“These are all steps towards the Europeanisation and socialisation of risks taken by national politicians. If all are responsible then no one is responsible in the end.

“If on top of that, if primarily due to French pressure, the Eurozone agrees to a ‘reconstruction fund’ based on Euro – or now called Coronabonds, all flood gates for irresponsible financial and economic policies are open.”

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Mr Henkel added: “The EU in Brussels, the European Parliament and, with the current exception of the Netherlands, the European Council want to justify this with another slogan: “Marshall Plan”. But in contrast to the situation after WW2, the enemy hasn’t destroyed anything. So what is to be reconstructed?

“Also, Coronabonds are meant for the Eurozone countries only. Their introduction will build yet another wall in the EU.

“To pick up the military language of the French President and other politicians (‘war’, ‘the front line’, ‘soldiers’, ‘Marshall Plan’) I pick up the term used by a Polish friend of mine: ‘The Corona Bonds become the Stalingrad of the EU!’

“It will either become an uncompetitive socialistic monster or break apart.

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“Britain will not be the last country to realize this and hit the road!”

Mark Littlewood, director-general of the Institute of Economic Affairs, was likewise highly sceptical about the concept.

He told Express.co.uk: “It’s reaching for the easy lever of debt rather than structural change. It’s also not at all clear that the debt associated with the crisis should be mutualised.

“Those nations taking on more remedial measures will face more debt and those choosing to be less generous with state funding, less so.

“A major crisis does, of course, lead to a case for debt to be taken on.

“But it can’t be the response to every unwelcome shock while you fail to reform the structure of the wider economy between crises.”

Mr Littlewood said debt mutualisation also risked what economists refer to as ‘moral hazard’.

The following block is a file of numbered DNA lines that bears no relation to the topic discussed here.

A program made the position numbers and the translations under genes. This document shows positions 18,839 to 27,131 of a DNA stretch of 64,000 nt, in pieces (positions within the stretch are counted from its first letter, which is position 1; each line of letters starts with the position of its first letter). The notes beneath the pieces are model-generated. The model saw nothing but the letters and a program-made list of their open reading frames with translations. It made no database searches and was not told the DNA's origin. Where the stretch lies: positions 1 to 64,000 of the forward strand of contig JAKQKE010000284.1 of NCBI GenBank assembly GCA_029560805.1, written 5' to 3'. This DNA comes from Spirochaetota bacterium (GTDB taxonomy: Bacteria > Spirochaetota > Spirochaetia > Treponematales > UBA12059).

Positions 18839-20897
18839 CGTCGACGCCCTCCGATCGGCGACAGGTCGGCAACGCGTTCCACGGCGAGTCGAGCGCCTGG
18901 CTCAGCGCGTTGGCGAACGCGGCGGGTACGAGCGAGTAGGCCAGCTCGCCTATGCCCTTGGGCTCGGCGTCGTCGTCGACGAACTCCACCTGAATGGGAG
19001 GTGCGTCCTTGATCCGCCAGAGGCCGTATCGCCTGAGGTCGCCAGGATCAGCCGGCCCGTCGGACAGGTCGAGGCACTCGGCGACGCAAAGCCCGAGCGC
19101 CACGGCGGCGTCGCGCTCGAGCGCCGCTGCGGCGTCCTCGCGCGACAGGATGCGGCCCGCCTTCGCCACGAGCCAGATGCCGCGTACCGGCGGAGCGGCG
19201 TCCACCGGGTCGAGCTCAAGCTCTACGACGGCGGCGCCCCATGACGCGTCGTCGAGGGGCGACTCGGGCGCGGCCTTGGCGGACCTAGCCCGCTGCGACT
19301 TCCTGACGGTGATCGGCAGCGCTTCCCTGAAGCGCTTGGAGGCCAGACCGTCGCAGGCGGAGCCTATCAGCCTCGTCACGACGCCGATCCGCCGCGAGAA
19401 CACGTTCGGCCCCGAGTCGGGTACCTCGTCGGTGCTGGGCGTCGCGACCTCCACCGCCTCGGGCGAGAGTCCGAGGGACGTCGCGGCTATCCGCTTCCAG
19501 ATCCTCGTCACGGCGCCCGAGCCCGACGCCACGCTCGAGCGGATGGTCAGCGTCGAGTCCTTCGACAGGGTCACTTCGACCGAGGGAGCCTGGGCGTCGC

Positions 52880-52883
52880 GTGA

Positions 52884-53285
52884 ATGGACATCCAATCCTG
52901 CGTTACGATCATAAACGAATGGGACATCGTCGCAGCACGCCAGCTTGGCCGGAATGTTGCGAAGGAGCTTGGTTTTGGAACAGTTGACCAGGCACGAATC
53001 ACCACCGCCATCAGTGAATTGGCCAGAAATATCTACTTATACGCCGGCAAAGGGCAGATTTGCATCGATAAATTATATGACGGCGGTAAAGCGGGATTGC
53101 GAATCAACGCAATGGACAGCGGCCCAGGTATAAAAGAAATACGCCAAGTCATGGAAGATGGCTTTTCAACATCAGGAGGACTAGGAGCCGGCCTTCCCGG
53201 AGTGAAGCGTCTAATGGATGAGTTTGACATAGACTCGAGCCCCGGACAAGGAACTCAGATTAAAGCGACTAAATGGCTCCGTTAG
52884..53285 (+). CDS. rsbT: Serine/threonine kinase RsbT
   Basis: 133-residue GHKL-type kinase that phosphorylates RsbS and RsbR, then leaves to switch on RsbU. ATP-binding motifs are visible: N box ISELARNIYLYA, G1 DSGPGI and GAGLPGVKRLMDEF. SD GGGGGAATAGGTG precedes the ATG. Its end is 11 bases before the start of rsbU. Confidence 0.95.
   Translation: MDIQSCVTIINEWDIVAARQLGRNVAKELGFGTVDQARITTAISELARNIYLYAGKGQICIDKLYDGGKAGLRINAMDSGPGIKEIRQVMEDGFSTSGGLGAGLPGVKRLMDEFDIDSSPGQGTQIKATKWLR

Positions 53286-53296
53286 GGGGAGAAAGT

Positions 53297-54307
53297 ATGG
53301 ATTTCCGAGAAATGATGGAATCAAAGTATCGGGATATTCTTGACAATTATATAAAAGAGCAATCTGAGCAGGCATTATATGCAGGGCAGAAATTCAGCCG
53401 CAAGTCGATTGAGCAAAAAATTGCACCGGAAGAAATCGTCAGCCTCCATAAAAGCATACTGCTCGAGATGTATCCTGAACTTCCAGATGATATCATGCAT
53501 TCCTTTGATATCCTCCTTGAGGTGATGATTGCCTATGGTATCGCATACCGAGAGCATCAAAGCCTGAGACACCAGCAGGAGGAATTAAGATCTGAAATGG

He explained: “If you think someone else is responsible – or part responsible – for bailing you out, you act less responsibly.

“Mutualising EU borrowing could have this effect.

“The danger would be that some nations would think they can turn on the spending taps & send the bill (or some part of the bill) to Germany.

“Even serious consideration of these ideas can be dangerous. If I think there’s say a 30 percent chance that somebody else will clear my credit card bill, I’m likely to be more reckless – even though there is no guarantee they will do so.

“So it would be wise to nip these things in the bud.”

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Donald Trump calls urgent G7 meeting on coronavirus: What will they discuss?

U.S. President Donald Trump will hold a video teleconference with G7 leaders on Thursday to coordinate responses to the coronavirus pandemic, the White House has said this evening.

Trump, who is head of the G7 this year, had to cancel the group’s annual summit in June, which he had planned to hold at the presidential retreat of Camp David, Maryland.

The Group of Seven nations include the United States, France, Britain, Italy, Canada, Japan and Germany, and all of which have been hit hard by COVID-19

White House spokesman Judd Deere said: “Working together, the G7 is taking a whole-of-society approach to tackle the crisis across multiple areas, including health, finance, humanitarian assistance, and science and technology.”

The Thursday session is a followup to their March 16 video conference to go over international efforts to defeat the coronavirus.

In addition to the meeting this week, another session is expected in May to lay the groundwork for the June video conference.

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The G7 (or Group of Seven) is an organisation made up of the world’s seven largest so-called advanced economies: Canada, France, Germany, Italy, Japan, the United Kingdom and the United States.

These countries also make up 40 percent of global GDP.

The group regards itself as “a community of values”, with freedom and human rights, democracy and the rule of law, and prosperity and sustainable development as its key principles.

Ministers and civil servants from the G7 countries meet throughout the year to discuss matters of mutual interest.


Each member nation takes over the G7 presidency for a year on a rolling basis and hosts the annual centrepiece two-day summit meeting, however due to COVID-19 this will now be a video conference of similar length.

In 2014 Russia was kicked out of the former G8 for its annexing of Crimea from Ukraine.

Donald Trump has since said he would like Russia to be re-admitted.

It is currently unclear if the Prime Minister Boris Johnson has the capacity to attend as he is recovering at Chequers fom coronavirus, although it is likely he will be involved.

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The number of fatalities from COVID-19 in the US has now topped 25,000, doubling in one week.

The United States, with the world’s third-largest population, passed a second milestone on Tuesday with over 600,000 reported cases, three times more than any other country.

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EU at risk of collapse Spain warns as poor countries’ coronavirus plight IGNORED